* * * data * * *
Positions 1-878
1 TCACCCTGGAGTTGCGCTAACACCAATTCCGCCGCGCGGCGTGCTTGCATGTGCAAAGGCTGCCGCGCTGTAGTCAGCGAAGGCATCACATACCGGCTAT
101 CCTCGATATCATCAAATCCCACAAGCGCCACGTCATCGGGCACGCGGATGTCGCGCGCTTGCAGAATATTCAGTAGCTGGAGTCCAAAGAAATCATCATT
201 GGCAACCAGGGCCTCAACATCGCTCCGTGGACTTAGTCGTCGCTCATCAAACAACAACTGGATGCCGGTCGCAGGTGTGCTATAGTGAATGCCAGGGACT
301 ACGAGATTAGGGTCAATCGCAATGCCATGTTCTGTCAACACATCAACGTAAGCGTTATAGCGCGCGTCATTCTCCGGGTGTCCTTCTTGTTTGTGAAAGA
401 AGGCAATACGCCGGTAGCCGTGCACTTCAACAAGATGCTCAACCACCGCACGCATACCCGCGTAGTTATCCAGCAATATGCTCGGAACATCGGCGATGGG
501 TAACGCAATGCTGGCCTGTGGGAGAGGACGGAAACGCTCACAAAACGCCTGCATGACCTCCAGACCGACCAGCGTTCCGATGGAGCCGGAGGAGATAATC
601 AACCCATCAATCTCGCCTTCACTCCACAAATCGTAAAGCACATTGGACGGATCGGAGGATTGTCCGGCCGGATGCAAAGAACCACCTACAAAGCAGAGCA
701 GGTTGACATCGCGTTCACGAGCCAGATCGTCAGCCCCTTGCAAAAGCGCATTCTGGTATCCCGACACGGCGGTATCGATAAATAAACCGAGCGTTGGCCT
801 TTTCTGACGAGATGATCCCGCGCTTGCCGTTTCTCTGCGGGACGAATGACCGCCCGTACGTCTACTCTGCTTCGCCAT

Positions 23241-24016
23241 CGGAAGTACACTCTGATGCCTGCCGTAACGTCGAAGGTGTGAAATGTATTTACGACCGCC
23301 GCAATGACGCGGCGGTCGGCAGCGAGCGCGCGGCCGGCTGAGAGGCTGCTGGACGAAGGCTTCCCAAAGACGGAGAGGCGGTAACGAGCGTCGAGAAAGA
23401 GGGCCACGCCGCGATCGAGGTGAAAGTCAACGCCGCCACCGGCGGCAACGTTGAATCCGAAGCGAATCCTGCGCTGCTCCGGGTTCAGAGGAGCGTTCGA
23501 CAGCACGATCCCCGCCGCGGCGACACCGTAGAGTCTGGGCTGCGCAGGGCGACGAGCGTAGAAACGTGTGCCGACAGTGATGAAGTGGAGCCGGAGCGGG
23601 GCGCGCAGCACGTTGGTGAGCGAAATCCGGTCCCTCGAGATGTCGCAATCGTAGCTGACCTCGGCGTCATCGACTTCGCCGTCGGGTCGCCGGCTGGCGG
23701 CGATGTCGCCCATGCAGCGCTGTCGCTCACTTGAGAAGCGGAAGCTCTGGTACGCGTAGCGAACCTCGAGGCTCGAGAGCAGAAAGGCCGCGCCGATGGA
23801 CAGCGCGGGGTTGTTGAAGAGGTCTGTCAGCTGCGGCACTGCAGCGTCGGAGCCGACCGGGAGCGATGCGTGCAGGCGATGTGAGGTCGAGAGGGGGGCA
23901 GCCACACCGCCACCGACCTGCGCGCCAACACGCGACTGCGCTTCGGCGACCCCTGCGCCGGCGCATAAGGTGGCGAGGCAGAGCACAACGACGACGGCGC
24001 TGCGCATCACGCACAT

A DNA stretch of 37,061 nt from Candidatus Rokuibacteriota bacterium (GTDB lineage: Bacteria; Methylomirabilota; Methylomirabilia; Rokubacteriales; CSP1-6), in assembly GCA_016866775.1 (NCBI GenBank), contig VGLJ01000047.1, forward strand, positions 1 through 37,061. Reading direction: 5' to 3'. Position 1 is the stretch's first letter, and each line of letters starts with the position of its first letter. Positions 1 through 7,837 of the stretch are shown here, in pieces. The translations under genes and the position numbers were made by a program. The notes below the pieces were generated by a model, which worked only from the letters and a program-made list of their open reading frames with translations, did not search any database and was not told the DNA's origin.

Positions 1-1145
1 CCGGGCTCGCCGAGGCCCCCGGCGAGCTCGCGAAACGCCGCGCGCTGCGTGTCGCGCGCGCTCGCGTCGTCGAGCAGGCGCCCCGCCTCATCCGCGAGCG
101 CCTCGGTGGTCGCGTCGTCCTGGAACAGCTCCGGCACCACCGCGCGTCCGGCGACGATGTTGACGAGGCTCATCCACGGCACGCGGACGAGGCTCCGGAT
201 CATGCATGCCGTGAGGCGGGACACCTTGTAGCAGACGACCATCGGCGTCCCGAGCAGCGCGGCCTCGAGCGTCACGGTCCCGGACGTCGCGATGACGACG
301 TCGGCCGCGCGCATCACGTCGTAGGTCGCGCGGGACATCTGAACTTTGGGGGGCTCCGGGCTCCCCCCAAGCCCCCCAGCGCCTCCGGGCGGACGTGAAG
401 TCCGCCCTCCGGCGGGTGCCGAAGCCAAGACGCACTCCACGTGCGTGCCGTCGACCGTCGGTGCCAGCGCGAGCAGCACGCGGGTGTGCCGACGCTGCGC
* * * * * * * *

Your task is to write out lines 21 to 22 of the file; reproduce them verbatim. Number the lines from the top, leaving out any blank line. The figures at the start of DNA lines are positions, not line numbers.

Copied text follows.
A DNA stretch of 37,061 nt from Candidatus Rokuibacteriota bacterium (GTDB lineage: Bacteria; Methylomirabilota; Methylomirabilia; Rokubacteriales; CSP1-6), in assembly GCA_016866775.1 (NCBI GenBank), contig VGLJ01000047.1, forward strand, positions 1 through 37,061. Reading direction: 5' to 3'. Position 1 is the stretch's first letter, and each line of letters starts with the position of its first letter. Positions 1 through 7,837 of the stretch are shown here, in pieces. The translations under genes and the position numbers were made by a program. The notes below the pieces were generated by a model, which worked only from the letters and a program-made list of their open reading frames with translations, did not search any database and was not told the DNA's origin.

Positions 1-1145